The member states of the Gulf Cooperation Council (GCC) are all aware that they have to put their financing on to a more sustainable basis, which means moving government income away from an almost complete reliance on direct revenues from the sale of oil and gas, to taxation of a diverse economy. This is designed to set up a system for sustainable government revenues that will be in place long before oil and gas reserves start to run out, so there is no sudden shortfall in government revenues.

This is why, all GCC states have agreed to introduce a Value Added Tax in 2018 and the UAE has moved effectively to implement this change by establishing a new authority to collect data, information and statistics related to federal taxes. President His Highness Shaikh Khalifa Bin Zayed Al Nahyan issued a decree on Monday to set up the Federal Tax Authority (FTA) that will be responsible for setting up and maintaining records on taxpayers and on taxes paid, as well as issuing guidelines and clarifications to taxpayers.

The authority will coordinate with the federal government, local governments and taxpayers on all matters related to taxes and related fines. It will represent the UAE in regional and international meetings and conferences concerning taxes, in addition to inspecting taxpayers’ records and documents, reviewing tax returns and auditing reports submitted to the authority.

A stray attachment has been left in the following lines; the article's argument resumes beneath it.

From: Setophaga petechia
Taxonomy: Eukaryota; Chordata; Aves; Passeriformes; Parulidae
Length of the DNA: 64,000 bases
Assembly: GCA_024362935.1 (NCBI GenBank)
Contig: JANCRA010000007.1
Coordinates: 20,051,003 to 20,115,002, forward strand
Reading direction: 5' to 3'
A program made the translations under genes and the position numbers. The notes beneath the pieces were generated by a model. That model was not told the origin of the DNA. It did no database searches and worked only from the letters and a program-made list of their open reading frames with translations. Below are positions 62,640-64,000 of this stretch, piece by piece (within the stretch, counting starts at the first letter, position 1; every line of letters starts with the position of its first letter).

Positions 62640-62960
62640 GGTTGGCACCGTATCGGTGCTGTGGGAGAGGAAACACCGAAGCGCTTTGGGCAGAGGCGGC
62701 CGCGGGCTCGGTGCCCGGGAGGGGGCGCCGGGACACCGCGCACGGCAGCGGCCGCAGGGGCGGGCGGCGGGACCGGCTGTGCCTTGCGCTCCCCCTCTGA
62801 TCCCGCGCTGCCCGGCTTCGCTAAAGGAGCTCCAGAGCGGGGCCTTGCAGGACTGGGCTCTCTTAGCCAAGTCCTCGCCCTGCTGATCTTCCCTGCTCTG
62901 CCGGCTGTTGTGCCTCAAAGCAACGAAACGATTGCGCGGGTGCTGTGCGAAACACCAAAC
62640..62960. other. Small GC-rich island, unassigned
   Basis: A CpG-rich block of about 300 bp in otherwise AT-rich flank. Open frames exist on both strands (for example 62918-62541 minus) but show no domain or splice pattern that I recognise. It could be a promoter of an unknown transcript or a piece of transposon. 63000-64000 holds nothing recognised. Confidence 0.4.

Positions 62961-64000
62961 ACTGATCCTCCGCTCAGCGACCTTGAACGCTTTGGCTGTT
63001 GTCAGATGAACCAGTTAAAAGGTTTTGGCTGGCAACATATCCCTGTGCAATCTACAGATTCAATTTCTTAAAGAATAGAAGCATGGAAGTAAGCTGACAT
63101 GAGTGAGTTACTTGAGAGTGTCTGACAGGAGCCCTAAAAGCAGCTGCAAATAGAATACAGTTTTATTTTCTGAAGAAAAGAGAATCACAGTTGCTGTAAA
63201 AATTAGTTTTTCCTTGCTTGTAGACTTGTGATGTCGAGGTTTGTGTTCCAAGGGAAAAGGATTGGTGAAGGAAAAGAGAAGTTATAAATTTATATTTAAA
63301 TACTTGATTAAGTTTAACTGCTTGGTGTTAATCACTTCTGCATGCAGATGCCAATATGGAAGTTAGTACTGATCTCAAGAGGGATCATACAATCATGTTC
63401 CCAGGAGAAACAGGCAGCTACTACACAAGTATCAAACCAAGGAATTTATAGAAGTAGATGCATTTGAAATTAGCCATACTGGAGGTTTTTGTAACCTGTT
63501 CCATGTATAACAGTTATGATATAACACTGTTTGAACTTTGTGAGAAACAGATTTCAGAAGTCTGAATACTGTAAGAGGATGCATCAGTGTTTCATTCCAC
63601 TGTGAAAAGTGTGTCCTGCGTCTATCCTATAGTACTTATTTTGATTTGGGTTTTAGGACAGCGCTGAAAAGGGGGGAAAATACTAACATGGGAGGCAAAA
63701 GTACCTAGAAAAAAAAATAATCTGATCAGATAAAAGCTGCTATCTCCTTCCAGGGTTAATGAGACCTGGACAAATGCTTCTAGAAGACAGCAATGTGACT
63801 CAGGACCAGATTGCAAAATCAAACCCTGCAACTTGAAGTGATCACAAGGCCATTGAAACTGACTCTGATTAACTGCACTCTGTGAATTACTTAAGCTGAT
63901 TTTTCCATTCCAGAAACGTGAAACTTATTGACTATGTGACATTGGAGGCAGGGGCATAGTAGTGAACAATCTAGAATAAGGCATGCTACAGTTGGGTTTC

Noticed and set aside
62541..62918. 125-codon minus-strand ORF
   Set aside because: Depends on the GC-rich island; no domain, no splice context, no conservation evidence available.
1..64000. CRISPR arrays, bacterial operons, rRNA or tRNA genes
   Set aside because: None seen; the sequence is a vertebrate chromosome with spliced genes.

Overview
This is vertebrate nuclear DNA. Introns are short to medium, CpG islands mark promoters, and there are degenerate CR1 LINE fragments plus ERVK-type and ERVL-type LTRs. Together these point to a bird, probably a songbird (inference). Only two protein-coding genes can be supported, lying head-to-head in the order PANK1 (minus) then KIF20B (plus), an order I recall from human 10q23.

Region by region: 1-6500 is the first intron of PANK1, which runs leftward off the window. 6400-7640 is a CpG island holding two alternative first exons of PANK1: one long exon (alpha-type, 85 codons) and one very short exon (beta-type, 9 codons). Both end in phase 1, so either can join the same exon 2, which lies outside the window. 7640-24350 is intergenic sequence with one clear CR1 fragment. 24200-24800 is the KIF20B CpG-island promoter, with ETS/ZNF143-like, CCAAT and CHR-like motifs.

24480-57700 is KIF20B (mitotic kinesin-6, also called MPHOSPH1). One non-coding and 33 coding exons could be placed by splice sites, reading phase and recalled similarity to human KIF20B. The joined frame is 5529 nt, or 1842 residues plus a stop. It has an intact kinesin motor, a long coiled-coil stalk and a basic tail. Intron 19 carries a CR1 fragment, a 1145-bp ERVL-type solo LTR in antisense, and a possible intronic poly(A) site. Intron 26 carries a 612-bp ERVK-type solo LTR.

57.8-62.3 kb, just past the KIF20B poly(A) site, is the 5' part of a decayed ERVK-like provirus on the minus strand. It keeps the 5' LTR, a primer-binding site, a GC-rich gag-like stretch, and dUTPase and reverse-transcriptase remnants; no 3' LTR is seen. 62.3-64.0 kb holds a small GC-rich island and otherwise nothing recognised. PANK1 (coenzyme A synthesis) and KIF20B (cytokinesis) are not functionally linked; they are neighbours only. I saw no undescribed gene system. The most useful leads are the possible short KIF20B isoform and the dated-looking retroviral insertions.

There are already some federal taxes, but the major effort of the new authority will be to monitor Vat. There is a large task to prepare the commercial world to add the tax to the price charged for any goods and services.

This means that companies will have to have the accounting arrangements in place so that they can record what they have charged and also tell the government what they have charged to the tax that is deemed to be correct. This is a significant difference from the current more private arrangements, under which a company and its customers have no duty to inform anyone about the costs, far less be legally liable for doing so. So while the government is preparing for the imminent arrival of Vat, the commercial sector needs to do the same.

This means checking internal accounting systems to make sure that they are robust enough to cope with Vat and estimating the amount of time and manpower that will be required to be legally compliant.